With the democratic protests going on in Hong Kong, the region is a political minefield, as clearly evidenced by the fact that Christian Dior has issued an apology regarding its map illustrations, which missed one key detail.
It’s only the latest foreign brand to apologise to the state following an incident where Beijing perceived that its map was being misrepresented. In this case, the French fashion brand used a map in a presentation featuring China, but excluding Taiwan.
Taiwan, officially, has been sovereign since the 50s, but Beijing’s take on the matter is that the country is one of their provinces.
The fashion brand issued an apology on the matter, calling it a ‘mistake in representation’.
The controversy flared up following the anonymous posting of a video online which claimed that it showed a Dior employee speaking at a university in China and using the map. It sparked a massive reaction on social media, with many saying that Dior wasn’t respecting China’s territorial claims.
Chinese search engine Weibo noted that “Dior statement” became one of the most searched items following the incident.
In the official statement, Dior said that they apologise for the incident, which happened on October 16, 2019, where a member of their HR team was presenting at an even, and made an error in representation with their map illustrations, and giving an incorrect explanation. It added that it made a diligent investigation on the matter, and it would handle it as soon as possible.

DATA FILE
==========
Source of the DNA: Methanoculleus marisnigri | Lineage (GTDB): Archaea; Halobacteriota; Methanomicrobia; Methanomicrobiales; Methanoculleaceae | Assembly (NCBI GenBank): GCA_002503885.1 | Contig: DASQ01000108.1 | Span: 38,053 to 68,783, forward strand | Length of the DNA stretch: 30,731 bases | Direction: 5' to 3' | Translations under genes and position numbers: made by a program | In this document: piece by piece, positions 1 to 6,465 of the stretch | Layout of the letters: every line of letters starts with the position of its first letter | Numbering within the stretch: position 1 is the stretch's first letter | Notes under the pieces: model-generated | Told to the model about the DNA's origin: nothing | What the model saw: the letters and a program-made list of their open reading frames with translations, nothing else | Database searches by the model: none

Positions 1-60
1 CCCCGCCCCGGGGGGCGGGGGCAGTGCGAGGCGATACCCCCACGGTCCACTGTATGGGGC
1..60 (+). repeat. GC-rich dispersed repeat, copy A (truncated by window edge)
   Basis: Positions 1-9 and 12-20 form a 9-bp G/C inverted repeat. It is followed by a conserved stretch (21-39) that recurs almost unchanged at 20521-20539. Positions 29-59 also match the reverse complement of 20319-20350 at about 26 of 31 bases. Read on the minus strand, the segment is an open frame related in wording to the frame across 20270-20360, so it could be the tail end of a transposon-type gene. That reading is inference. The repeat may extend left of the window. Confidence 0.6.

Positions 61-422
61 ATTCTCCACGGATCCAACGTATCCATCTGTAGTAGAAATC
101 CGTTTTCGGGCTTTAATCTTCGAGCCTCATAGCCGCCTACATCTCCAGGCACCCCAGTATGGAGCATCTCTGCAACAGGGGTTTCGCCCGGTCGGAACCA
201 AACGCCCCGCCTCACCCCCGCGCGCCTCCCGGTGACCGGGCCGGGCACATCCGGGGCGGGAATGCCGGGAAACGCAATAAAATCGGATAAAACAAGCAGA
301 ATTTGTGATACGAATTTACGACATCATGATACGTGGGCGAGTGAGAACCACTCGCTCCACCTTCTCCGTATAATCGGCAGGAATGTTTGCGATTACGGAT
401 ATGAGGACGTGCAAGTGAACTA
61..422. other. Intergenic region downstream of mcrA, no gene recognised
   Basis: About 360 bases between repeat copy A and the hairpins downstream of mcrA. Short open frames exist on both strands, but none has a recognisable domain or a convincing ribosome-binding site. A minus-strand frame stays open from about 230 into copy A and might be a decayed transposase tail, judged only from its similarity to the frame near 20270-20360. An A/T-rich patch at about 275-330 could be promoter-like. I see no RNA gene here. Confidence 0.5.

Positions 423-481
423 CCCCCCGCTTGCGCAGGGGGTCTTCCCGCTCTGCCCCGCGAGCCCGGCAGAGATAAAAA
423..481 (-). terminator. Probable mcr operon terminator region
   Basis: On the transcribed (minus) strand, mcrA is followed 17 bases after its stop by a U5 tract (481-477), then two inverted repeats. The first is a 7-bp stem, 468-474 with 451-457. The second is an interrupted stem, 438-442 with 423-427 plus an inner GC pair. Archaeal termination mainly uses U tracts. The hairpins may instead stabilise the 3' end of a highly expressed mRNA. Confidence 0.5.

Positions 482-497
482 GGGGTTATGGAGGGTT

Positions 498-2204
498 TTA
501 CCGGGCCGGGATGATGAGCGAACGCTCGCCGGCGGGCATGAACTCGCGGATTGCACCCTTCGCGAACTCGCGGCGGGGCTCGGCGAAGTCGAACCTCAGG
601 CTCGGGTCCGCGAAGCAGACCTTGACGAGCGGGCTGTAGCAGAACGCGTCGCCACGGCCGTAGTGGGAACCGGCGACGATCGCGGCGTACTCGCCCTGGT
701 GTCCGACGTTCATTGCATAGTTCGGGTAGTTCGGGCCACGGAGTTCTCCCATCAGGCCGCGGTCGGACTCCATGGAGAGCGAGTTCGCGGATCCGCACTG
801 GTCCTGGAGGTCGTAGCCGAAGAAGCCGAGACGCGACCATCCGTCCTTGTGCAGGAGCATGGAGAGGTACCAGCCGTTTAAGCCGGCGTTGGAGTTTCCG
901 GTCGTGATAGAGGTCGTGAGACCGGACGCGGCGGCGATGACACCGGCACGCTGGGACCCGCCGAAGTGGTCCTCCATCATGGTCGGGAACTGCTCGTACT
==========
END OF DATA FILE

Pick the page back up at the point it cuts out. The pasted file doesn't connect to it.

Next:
It added, that Dior has always respected and upheld the idea of one China, the country’s rights and sovereignty, as well as treasuring the feelings of the Chinese people.
Recently, Chinese social media users have been hunting down companies which they perceive to be challenging the country’s territorial claims. Thanks to the country’s market power, brands are trying their best not to get hit with negative PR, or a boycott, by offending Chinese consumers.
Other incidents including Versace apologizing for an incident in August where an image on one of their t—shirts suggested that Hong Kong and Macau were sovereign territories separate from the mainland.